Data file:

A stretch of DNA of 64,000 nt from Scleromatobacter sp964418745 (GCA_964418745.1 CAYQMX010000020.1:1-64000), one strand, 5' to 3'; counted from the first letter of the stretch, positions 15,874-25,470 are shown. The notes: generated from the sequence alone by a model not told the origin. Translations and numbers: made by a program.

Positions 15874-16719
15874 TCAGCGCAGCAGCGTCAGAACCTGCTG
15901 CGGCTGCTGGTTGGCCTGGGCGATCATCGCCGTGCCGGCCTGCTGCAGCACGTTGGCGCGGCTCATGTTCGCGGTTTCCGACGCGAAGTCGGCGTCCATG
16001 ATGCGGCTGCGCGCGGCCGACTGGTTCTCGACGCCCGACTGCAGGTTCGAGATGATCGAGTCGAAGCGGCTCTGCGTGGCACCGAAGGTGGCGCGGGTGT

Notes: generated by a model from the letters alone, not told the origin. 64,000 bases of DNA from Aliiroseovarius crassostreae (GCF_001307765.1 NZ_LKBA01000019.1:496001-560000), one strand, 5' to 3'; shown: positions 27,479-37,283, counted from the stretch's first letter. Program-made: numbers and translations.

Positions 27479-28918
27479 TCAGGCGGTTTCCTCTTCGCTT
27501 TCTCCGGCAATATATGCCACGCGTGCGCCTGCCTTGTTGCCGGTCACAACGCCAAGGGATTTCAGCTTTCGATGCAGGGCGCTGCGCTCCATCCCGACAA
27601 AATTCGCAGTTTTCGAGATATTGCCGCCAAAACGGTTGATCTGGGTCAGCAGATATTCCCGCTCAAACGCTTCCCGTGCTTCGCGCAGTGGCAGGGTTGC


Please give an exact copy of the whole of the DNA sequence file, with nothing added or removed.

A stretch of DNA of 64,000 nt from Scleromatobacter sp964418745 (GCA_964418745.1 CAYQMX010000020.1:1-64000), one strand, 5' to 3'; counted from the first letter of the stretch, positions 15,874-25,470 are shown. The notes: generated from the sequence alone by a model not told the origin. Translations and numbers: made by a program.

Positions 15874-16719
15874 TCAGCGCAGCAGCGTCAGAACCTGCTG
15901 CGGCTGCTGGTTGGCCTGGGCGATCATCGCCGTGCCGGCCTGCTGCAGCACGTTGGCGCGGCTCATGTTCGCGGTTTCCGACGCGAAGTCGGCGTCCATG
16001 ATGCGGCTGCGCGCGGCCGACTGGTTCTCGACGCCCGACTGCAGGTTCGAGATGATCGAGTCGAAGCGGCTCTGCGTGGCACCGAAGGTGGCGCGGGTGT

Notes: generated by a model from the letters alone, not told the origin. 64,000 bases of DNA from Aliiroseovarius crassostreae (GCF_001307765.1 NZ_LKBA01000019.1:496001-560000), one strand, 5' to 3'; shown: positions 27,479-37,283, counted from the stretch's first letter. Program-made: numbers and translations.

Positions 27479-28918
27479 TCAGGCGGTTTCCTCTTCGCTT
27501 TCTCCGGCAATATATGCCACGCGTGCGCCTGCCTTGTTGCCGGTCACAACGCCAAGGGATTTCAGCTTTCGATGCAGGGCGCTGCGCTCCATCCCGACAA
27601 AATTCGCAGTTTTCGAGATATTGCCGCCAAAACGGTTGATCTGGGTCAGCAGATATTCCCGCTCAAACGCTTCCCGTGCTTCGCGCAGTGGCAGGGTTGC